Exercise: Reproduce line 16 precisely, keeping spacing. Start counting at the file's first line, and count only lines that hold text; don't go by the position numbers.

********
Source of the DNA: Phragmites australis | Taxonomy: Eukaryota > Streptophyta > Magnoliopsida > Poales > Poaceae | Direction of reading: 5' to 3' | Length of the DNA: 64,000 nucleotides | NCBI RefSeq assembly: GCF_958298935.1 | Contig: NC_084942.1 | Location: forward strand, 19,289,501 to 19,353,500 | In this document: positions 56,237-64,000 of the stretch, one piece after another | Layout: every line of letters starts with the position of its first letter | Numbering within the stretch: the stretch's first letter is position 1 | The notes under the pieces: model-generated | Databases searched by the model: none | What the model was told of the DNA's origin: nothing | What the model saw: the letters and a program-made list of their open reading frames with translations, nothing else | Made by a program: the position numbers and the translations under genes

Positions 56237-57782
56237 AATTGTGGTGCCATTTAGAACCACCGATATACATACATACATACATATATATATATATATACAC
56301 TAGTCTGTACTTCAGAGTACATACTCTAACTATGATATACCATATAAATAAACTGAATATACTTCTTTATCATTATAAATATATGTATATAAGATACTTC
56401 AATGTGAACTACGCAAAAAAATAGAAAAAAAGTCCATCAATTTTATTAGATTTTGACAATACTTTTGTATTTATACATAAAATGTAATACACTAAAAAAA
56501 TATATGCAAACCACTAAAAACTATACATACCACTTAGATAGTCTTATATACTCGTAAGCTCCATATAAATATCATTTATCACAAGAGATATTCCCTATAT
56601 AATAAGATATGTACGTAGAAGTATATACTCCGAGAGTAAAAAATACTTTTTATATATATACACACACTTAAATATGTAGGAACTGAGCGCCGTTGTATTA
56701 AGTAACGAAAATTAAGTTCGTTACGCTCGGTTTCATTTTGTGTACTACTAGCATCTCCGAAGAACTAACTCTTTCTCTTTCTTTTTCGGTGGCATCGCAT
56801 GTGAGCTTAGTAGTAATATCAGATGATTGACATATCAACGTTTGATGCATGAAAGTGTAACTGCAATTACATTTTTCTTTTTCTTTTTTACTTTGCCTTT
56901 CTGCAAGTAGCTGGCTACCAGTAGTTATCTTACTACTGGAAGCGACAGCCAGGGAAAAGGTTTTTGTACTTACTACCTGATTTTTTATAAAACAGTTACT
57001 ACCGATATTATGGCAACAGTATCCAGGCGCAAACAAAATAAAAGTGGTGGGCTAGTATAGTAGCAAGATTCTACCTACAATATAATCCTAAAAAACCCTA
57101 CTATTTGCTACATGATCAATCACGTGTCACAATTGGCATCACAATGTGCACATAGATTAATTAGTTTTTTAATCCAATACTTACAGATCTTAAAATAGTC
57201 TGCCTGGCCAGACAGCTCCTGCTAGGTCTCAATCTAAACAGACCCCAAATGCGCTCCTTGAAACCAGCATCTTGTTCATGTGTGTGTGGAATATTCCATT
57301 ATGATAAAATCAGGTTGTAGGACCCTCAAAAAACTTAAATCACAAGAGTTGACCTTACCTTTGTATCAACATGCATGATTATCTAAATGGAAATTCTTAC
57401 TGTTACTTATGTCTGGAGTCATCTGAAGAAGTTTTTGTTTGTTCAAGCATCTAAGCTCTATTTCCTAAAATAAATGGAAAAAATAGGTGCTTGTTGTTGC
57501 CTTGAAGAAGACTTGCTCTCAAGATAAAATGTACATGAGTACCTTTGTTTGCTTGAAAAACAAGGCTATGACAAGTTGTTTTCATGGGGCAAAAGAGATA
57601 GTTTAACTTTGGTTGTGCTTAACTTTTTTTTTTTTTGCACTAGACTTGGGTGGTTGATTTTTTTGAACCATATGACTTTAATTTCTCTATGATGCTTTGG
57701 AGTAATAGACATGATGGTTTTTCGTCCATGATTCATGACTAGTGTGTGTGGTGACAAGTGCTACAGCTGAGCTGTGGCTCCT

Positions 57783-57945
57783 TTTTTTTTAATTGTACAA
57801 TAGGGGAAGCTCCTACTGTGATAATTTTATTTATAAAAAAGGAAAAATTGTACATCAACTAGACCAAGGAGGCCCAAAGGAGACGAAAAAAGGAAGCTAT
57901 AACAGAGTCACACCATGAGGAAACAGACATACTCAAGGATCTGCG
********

57501 CTTGAAGAAGACTTGCTCTCAAGATAAAATGTACATGAGTACCTTTGTTTGCTTGAAAAACAAGGCTATGACAAGTTGTTTTCATGGGGCAAAAGAGATA